Rapid response to COVID-19: health informatics support for outbreak management in an academic health system.
To complement these interventions, hospital medicine faculty drafted guidelines for inpatient “medical distancing” to transform our rounding practices and shared a first draft on March 15. We invited suggestions from colleagues, trainees on a quality improvement rotation, and nurse/pharmacy representatives. We included any suggestion we thought might be both helpful and of limited risk. Submitted ideas included ideas brainstormed locally and some discussed on social media, such as positioning IV pumps outside patient rooms. Our goal was to reduce COVID-related morbidity and mortality for both patients and HCWs, and keep our HCWs at work without negatively affecting patient care. Most recommendations are applicable to any inpatient setting. Some are particularly relevant at our two hospitals, where some patients experience discharge delays due to inadequate insurance, and because of patients with comorbidities, such as active malignancies and immunosuppression. Our recommendations fell into four categories: (1) reduce unnecessary doctor visits, (2) reduce support staff visits, (3) distance providers, and (4) improve patient experience (Table 1
Table 1Medical Distancing Recommendations
These hospital medicine recommendations were subsequently shared throughout the organization. Our health system has conducted near-daily COVID response conference calls at several levels, including among medical directors, quality leaders, and senior leadership, and our division administration has conducted daily calls as well. These tiered huddles honed our recommendations with prompt feedback and facilitated dissemination of the hospital medicine guidelines to all services in the health system. Dissemination was also accomplished via our health system's internal COVID information webpage and e-mail updates to staff (April 4). Our huddle calls also permitted monitoring of adverse events and care delays related to distancing. Our rounding structures were designed to enhance patient care and experience, and we did not expect that drastic changes could be accomplished without consequence. Prior research has shown isolated patients to have longer lengths of stay, higher costs of care, and higher readmission rates.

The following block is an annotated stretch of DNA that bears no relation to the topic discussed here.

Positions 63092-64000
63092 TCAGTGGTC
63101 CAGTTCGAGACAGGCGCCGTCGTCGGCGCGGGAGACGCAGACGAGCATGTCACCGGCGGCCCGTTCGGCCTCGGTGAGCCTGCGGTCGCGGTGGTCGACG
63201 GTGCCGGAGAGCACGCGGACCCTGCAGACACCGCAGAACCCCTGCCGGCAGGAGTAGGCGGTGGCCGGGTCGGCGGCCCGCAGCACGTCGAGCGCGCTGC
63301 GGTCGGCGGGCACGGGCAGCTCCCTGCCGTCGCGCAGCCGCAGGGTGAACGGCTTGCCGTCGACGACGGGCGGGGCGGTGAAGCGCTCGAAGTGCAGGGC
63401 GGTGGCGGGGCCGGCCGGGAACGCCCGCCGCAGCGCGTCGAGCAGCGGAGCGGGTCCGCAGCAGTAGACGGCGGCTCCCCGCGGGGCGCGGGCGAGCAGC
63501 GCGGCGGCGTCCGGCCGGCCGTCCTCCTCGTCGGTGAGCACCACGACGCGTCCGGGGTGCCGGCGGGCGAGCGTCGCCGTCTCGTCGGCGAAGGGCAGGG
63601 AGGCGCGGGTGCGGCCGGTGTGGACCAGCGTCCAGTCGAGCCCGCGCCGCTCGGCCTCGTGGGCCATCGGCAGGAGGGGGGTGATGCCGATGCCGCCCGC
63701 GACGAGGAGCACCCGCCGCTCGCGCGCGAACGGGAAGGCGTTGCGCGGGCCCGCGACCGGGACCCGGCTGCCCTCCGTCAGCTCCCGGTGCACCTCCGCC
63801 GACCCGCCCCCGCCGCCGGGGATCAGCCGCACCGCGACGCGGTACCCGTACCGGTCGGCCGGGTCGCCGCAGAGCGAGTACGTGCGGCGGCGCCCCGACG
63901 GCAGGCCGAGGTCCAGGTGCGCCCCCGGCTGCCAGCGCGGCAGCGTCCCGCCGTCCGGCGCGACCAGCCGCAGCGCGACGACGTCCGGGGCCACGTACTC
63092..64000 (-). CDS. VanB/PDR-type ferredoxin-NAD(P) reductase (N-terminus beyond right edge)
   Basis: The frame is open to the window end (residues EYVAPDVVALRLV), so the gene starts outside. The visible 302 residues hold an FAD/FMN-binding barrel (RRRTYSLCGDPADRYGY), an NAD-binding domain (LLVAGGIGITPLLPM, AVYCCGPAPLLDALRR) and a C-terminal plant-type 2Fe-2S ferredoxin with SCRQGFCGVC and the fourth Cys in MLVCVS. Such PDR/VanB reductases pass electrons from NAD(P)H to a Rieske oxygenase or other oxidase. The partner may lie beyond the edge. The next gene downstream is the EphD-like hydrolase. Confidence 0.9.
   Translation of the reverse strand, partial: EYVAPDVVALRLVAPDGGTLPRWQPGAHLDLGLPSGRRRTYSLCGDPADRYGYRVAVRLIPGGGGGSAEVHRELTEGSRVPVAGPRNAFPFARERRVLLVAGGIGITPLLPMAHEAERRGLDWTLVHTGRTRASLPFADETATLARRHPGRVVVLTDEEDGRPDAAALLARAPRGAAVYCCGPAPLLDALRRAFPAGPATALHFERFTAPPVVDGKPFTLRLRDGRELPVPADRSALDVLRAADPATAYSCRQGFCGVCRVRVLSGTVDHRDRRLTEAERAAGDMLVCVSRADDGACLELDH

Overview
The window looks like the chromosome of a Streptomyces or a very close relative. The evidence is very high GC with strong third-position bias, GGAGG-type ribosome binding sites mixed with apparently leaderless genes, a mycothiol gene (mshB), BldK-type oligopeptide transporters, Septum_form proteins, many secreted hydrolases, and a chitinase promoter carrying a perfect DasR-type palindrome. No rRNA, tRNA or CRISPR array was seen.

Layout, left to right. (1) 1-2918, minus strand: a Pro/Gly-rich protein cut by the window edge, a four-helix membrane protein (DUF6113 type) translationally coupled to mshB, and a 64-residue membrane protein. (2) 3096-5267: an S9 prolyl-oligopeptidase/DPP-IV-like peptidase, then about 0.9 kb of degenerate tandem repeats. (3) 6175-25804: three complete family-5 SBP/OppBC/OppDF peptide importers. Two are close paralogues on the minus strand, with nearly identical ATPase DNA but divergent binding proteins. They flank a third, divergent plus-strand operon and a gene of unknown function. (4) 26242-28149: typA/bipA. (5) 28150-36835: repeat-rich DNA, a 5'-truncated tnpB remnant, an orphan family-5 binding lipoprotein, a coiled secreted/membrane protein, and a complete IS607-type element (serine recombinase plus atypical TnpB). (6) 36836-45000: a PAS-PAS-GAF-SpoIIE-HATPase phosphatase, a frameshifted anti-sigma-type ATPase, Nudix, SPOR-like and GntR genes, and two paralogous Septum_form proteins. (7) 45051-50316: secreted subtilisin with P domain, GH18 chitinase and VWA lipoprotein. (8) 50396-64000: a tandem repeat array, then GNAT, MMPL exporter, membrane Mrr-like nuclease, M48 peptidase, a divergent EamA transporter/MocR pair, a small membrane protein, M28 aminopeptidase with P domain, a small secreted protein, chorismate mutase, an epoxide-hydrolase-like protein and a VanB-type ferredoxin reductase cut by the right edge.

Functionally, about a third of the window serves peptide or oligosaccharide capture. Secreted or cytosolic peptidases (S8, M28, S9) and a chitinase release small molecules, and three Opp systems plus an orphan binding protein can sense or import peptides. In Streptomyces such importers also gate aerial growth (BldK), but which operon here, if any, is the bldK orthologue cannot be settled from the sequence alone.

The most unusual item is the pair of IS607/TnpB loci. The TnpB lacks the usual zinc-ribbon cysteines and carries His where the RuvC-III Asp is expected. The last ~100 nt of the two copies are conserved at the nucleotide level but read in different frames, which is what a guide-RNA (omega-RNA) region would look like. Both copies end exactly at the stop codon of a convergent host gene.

The effect of hospital isolation precautions on patient outcomes and cost of care: a multi-site, retrospective, propensity score–matched cohort study.
A meta-analysis found that isolation practices led to delays in care, increased noninfectious adverse events such as falls and pressure ulcers, increased depression and anxiety, and decreased patient satisfaction.
Adverse outcomes associated with contact precautions: a review of the literature.
Thus, we worried our distancing efforts could have unintended consequences, including adverse events and worsened experience.